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The Radio/Gamma-Ray Connection from 120 MHz to 230 GHz

INAF Istituto di Radioastronomia, via Gobetti 101, Bologna I-40129, Italy
Dipartimento di Fisica e Astronomia, Università di Bologna, via Ranzani 1, Bologna 40127, Italy
Author to whom correspondence should be addressed.
Galaxies 2016, 4(3), 30;
Received: 14 July 2016 / Revised: 3 September 2016 / Accepted: 5 September 2016 / Published: 13 September 2016
(This article belongs to the Special Issue Blazars through Sharp Multi-wavelength Eyes)


Radio loud active galactic nuclei are composed of different spatial features, each one characterized by different spectral properties in the radio band. Among them, blazars are the most common class of sources detected at gamma-rays by Fermi, and their radio emission is dominated by the flat spectrum compact core. In this contribution, we explore the connection between emission at high energy revealed by Fermi and at radio frequencies. Taking as a reference the strong and very highly significant correlation found between gamma rays and cm-λ radio emission, we explore the different behaviours found as we change the energy range in gamma rays and in radio, therefore changing the physical parameters of the zones involved in the emitted radiation. We find that the correlation weakens when we consider (1) gamma rays of energy above 10 GeV (except for high synchrotron peaked blazars) or (2) low frequency radio data taken by the Murchison Widefield Array; on the other hand, the correlation strengthens when we consider mm-λ data taken by Atacama Large Millimeter Array (ALMA).

1. Introduction

The existence, significance, and interpretation of a correlation between radio and gamma-ray emission in extragalactic sources has attracted interest from several authors over the last few decades [1,2,3,4,5,6,7,8].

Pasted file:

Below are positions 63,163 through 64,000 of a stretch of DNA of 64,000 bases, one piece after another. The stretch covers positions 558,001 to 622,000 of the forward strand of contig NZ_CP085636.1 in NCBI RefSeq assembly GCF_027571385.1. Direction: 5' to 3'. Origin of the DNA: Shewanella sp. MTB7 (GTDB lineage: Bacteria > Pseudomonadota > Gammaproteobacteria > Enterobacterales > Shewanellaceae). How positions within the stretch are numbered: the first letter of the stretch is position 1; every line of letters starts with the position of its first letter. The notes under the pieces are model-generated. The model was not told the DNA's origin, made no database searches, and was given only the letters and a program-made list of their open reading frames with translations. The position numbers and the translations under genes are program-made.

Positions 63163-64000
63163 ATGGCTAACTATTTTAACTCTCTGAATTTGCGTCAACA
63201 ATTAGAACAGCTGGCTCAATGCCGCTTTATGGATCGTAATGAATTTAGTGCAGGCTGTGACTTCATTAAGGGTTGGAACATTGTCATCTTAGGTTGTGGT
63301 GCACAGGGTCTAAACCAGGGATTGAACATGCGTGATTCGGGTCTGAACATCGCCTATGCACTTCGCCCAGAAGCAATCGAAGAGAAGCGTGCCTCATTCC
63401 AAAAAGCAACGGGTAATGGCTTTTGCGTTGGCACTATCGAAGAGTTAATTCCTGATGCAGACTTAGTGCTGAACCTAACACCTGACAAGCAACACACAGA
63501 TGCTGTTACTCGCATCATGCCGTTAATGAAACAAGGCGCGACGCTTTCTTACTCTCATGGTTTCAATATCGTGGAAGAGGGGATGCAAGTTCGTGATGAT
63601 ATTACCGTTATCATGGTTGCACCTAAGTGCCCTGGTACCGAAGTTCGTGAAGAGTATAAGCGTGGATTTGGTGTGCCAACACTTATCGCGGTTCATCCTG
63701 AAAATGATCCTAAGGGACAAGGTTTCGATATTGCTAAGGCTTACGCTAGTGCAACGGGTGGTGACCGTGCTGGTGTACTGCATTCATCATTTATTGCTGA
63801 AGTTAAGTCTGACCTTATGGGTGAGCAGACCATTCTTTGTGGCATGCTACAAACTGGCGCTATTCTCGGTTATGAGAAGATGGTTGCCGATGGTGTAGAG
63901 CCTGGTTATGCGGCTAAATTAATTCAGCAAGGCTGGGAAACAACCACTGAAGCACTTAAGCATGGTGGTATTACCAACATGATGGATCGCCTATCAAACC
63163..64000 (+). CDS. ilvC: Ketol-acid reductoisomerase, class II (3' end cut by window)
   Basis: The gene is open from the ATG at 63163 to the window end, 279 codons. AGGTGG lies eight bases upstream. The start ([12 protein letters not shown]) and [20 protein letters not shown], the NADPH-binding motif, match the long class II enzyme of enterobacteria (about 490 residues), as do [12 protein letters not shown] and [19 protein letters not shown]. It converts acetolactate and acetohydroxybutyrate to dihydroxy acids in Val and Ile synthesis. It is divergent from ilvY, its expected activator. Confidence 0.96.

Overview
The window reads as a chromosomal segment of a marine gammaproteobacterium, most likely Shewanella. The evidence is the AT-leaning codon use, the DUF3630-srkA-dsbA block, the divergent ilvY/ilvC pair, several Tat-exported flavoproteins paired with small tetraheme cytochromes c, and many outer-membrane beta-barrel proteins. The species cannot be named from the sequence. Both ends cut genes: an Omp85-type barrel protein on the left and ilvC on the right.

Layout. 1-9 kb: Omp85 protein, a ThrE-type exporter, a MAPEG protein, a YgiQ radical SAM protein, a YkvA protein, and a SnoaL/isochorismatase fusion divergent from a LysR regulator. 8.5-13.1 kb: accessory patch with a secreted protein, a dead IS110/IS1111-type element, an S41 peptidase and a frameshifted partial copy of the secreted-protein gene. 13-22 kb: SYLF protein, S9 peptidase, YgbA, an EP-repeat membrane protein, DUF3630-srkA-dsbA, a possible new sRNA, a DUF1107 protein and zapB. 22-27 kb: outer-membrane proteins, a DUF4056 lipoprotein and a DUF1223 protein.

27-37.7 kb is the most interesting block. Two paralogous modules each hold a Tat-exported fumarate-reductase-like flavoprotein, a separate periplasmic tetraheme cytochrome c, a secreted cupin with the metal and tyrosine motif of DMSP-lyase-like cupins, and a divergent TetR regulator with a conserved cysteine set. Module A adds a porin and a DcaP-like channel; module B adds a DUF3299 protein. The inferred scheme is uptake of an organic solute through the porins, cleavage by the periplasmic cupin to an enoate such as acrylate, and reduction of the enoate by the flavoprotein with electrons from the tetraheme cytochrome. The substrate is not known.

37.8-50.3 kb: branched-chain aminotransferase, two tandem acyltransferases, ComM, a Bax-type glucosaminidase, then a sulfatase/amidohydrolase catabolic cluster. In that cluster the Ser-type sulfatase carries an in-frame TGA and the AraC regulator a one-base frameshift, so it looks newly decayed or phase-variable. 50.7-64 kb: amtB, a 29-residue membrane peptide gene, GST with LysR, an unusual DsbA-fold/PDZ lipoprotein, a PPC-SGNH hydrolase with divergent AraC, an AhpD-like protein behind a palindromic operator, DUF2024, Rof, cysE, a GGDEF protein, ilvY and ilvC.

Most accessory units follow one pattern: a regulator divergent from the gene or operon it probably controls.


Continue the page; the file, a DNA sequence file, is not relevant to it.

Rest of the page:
The basic arguments favouring the existence of such a correlation go from purely theoretical reasoning, i.e., that emission in both bands naturally arises through processes involving a population of relativistic particles, to observational matters, such as the fact that radio loud (RL) active galactic nuclei (AGN) dominate the census of gamma-ray catalogues; they made up about one half of the historical EGRET third catalogue [9], and nearly 40% of the third Fermi Large Area Telescope (LAT) catalogue (3FGL, [10]), the largest and most recent compilation of gamma-ray sources. In more detail, 98% of the RL AGNs in the third catalogue of AGN detected by Fermi-LAT (3LAC, [11]) belong to the subclass of blazars, which are RL AGNs whose jet axis is closely aligned with our line of sight; this indicates that relativistic beaming is a key element in both the radio and high energy emission, suggesting a strong connection between the two domains. Finally, simple one-zone synchrotron self-Compton (SSC) models successfully reproduce the basic features of the broadband spectral energy distribution (SED) of several blazars (particularly of BL Lac flares, [12]), and radio luminosity itself was shown to govern the physical properties and radiation mechanisms in relativistic jets up to gamma rays in the early formulation of the blazar sequence framework [13,14].